It’s a common question I get: how to graciously decline the proudly presented delicacy, the traditional or long-labored sweet, the celebratory dessert. Like it or not, desserts are woven into our cultural doings and gatherings. As one reader put it recently, “I’ve been trying to go quasi-primal for about 6 months and have had very good results. A challenging situation that I’ve experienced is declining dessert offers from friends who LOVE to bake. How do I politely decline a chef’s generosity without offending them?”
I occasionally get emails from readers who are interested in lifestyle changes that can either complement or replace their conventional treatments for depression. Since our post a few weeks ago on antidepressants, I’ve gotten a slew of emails asking me about the role of nutrition in mental health. In response I thought I’d devote a Dear Mark to the general question of diet and depression. Thanks to all who wrote in or commented on the boards or forum!
It comes as no surprise that nutrition directly impacts brain performance just as it does the functioning of every other organ. Although the roots of clinical depression involve a complex (and theoretically contentious) mix of physiological, genetic and socio-emotional factors, the physical picture hones in on neurotransmitters, chemical messengers that travel between nerves in the brain. Of all the neurotransmitters, the key players in mood disorders are dopamine, norepinephrine and serotonin. When we talk about a diet that supports mental health, we’re essentially looking at nutrition that sustains both optimal neurological functioning and hormone balance.
College students and healthy lifestyle. On the one hand it seems like the ultimate contradiction. Pizza boxes, Red Bull cans, Doritos bags, beer bottles, Captain Crunch at every cafeteria meal. They’re as much a cultural vision of college as John Belushi’s sweatshirt. If there were a Primal no man’s land, you’d think the residential campus experience would at least be a top contender. Nonetheless, college needn’t be the physical wasteland it’s made out to be. And, let’s be honest: most students do not really live/eat/drink this way. As many students exercise regularly and eat decently as send their bodies through the wringer during their college careers. Nonetheless, campus living is its own kind of existence, and it presents its own challenges for maintaining a Primal routine. Not surprisingly, I get emails from college readers asking for tips on how to live a healthy lifestyle. Here’s one:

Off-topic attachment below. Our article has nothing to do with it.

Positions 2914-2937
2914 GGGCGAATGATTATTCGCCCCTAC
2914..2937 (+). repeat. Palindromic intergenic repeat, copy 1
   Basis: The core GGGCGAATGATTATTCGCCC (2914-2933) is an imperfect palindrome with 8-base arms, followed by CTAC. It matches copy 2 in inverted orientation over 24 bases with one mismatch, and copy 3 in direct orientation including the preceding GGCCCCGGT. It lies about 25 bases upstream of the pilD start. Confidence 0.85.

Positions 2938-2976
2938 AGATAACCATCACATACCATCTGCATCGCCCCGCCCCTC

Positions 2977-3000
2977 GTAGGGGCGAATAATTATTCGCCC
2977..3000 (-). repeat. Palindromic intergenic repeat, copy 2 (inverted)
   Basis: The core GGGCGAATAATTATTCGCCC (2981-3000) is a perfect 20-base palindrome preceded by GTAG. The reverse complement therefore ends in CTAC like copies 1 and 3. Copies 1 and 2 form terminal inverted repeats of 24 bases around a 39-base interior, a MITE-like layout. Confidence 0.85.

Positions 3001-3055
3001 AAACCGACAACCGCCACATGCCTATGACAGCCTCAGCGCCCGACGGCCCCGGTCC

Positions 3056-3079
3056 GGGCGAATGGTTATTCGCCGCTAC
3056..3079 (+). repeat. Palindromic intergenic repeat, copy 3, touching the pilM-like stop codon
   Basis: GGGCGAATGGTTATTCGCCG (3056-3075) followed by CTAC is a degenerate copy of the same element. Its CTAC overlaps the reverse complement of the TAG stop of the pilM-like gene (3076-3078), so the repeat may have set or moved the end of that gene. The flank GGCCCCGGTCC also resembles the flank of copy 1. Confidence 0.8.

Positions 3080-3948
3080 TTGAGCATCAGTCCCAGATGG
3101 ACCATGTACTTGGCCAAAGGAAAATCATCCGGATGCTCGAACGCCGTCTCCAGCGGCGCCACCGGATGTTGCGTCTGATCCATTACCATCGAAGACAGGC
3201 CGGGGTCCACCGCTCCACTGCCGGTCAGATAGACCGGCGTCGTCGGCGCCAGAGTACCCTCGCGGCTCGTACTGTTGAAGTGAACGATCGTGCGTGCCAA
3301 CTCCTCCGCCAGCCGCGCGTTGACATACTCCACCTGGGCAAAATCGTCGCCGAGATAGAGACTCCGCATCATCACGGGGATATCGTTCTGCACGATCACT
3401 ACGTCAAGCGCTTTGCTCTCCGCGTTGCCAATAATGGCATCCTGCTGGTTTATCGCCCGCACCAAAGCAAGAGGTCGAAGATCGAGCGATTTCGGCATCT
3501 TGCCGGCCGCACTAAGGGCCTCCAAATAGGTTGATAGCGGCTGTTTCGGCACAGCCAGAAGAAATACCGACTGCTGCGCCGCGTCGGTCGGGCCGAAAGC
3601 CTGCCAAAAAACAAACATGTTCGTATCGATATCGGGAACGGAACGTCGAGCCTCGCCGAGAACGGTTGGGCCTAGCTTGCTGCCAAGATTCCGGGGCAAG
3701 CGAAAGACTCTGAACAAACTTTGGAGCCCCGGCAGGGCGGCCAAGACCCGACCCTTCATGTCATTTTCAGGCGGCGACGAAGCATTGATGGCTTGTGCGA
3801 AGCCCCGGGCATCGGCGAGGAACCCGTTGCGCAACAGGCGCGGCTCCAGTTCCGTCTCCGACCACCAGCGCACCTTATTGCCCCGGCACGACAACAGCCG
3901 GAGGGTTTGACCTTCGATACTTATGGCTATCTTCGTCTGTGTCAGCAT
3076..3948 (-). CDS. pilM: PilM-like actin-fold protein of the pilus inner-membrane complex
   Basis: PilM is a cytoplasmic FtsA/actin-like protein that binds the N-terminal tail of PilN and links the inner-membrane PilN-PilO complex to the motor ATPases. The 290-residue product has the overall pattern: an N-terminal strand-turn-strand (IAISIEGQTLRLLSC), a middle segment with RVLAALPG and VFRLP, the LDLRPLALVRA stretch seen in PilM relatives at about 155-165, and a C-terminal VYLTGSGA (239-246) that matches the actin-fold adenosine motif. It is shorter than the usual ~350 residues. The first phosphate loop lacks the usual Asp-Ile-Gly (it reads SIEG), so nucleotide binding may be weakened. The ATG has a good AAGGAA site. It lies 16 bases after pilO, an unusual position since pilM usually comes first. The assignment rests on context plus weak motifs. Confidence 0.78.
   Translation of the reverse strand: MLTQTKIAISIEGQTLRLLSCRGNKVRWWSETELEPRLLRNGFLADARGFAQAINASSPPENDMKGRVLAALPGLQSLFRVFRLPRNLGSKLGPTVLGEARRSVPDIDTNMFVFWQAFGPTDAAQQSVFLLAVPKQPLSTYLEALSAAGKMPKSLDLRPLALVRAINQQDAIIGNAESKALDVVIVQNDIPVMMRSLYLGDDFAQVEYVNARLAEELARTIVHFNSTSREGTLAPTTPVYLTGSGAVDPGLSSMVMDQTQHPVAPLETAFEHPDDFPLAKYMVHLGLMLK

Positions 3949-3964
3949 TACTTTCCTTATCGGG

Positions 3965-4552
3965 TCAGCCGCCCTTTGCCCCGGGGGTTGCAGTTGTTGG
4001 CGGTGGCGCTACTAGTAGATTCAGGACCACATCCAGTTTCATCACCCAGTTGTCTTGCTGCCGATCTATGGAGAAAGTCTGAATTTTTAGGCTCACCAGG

I’ve been following the blog for a couple of months now and have been trying to get into a regular exercise routine like you describe. Unfortunately, I get some fitness momentum going and then lose my willpower once I hit stressful or busy times. I feel like it’s a game of two steps forward, one step back (at least). What do you say to someone who’s trying to hit a fitness stride but keeps backsliding? Do you have advice on how to boost willpower? Thanks!
Your question is a timely one. Much was made over a recent study (PDF) that demonstrated willpower as a limited resource. The crux was this: we have a finite amount of willpower in a day (so to speak), and when it’s used up, that’s it. In a given day we might defend against donut cravings at the office all morning, force ourselves to keep our head off the desk in an afternoon slump, resist the opportunity to chew out the neighbor for letting his dog poop on our lawn yet again, and make ourselves go out into the rain to set out recycling and put the kids’ bikes in the garage. Finally, we push ourselves to stay up late in order to finish a company project. Surely, we can be proud of our resolve, our diligence, our commitment to family, work and neighborhood accord. Nonetheless, we’ve left ourselves with neither the time nor remaining willpower to pick up the weight set. Too many tasks, too little energy and too much frustration have zapped our self-discipline, and the balance is zero when we go to direct some toward the day’s workout. The research says this: as much as we’d wish otherwise, we don’t have separate willpower accounts for different areas of life.
What is your workout schedule? What do your meals look like? How did you lose weight and stretch marks after pregnancy? These are just a few of the questions you sent in last week.
Hello, everyone! It’s Carrie Sisson here today to field your questions. Last week Mark and I asked for any questions you might have about my experience living the Primal lifestyle. I want to thank everyone who commented for your kind words and thoughtful questions. I’d love to hear your thoughts to my responses in the comment board today. Thanks again and Grok on!
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